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Terrain : Blending
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How to blend terrain
To make your terrain more interesting, you will want to know how to blend. Blending allows you to fade two or more differently textures terrain into one. This could be used to put snow on mountain tops, make paths in the grass, or any other number of things.

*edit: after a couple requests, I went back and created a sample map and bsp for download. While this sample map contains the same textures and components, I added hills to this o­ne in order to show it off more. blend.zip

1. To keep things simple, let start with a simple square brush that we will be using for our ground. I made a square brush that was 384 x 384 units. I just wanted something that was larger enough for my test player to run around o­n and look at out final terrain. The height was left at default since it will not be important o­nce we turn this brush into a terrain patch mesh.

2. Let's also texture this brush with something dark so when we later texture it with snow, you will be able to clearly see the blending in action. Selecting the correct texture is a very important step. It must be a solid texture which is denoted with a @ symbol in the name of the texture and is not displayed with a white border in the texture preview window.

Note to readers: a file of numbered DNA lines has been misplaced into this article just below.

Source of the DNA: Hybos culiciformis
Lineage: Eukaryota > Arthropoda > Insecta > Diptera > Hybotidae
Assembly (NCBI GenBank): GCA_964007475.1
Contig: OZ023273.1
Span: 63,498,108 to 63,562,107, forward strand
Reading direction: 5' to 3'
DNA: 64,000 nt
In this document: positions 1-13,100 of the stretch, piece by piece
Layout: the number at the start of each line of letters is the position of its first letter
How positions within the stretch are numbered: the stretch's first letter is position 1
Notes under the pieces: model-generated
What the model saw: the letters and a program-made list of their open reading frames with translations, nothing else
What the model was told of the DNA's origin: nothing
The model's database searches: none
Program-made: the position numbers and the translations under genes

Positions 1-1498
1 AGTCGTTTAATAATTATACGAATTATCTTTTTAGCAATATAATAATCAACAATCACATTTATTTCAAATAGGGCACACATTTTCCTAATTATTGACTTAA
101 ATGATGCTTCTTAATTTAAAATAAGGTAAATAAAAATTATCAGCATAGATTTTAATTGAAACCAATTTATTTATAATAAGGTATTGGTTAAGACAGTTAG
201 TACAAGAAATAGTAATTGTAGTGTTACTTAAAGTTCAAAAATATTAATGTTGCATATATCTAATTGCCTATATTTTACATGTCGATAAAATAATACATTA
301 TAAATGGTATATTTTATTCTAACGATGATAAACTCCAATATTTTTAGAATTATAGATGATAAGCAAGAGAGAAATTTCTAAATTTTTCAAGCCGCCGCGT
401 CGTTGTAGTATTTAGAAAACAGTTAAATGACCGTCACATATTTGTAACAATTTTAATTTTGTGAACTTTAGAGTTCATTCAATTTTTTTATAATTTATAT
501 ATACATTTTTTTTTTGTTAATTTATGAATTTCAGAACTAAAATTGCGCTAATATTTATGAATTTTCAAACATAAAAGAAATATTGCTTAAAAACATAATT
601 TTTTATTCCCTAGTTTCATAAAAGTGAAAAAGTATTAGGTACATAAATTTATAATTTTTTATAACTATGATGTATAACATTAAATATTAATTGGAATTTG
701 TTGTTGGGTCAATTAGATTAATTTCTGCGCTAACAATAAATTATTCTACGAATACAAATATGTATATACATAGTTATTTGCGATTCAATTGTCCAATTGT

I have chosen to use belgium/ground/rock@snowycreekbed from the collection of ground textures in the belgium set. This texture has the @ symbol and does not have a white line around the texture.

3. Move up to the top menu and open Patch > Simple Terrain Mesh...
This option will allow you to create a mesh of polygons that divide up your brush so you can give it terrain-like characteristics.

*note: For terrain meshes to be shaped into hills and mountains, you need points that can be moved around. If you o­nly have four points, which would be the case if we did not divide up the terrain, you would o­nly be able to make a slanted brush. But, if you had some points in the middle that could be moved up or down, then you could start making your hills and valleys. The more points you have to work with, the more detail you can put into your terrain. However, the drawback to having too many points is that the game-play could suffer from lag. Extra points means more work for the game engine and you have to find that happy medium between a great looking terrain and a easily playable map. That takes experience which are are developing now.

4. When you open that menu option, a small box will pop up asking you what terrain density you would like to create. This is the number of divisions that will take place in the X and Y axis (forward to back, left to right). With terrain, we are not concerned with dividing the terrain o­n the Z axis since we o­nly need a 2 dimensional area to view. I suggest just dividing your map up using a width and height of 3. This is o­nly a test and we want to keep things simple.

*note: It is possible to divide terrain o­n the Z axis. You will notice the pop-up window asks for width and height. This works for which ever view window you are working in. Since we are viewing from the Z axis denoted by the small Z in the middle of our work area, width and height will effect the X and Y axis. However, if we switch our view point to another axis like the X or Y, the width and height will effect the other two axis. This is great if you want to create a wall of terrain like o­n the side of a mountain or even in a trench.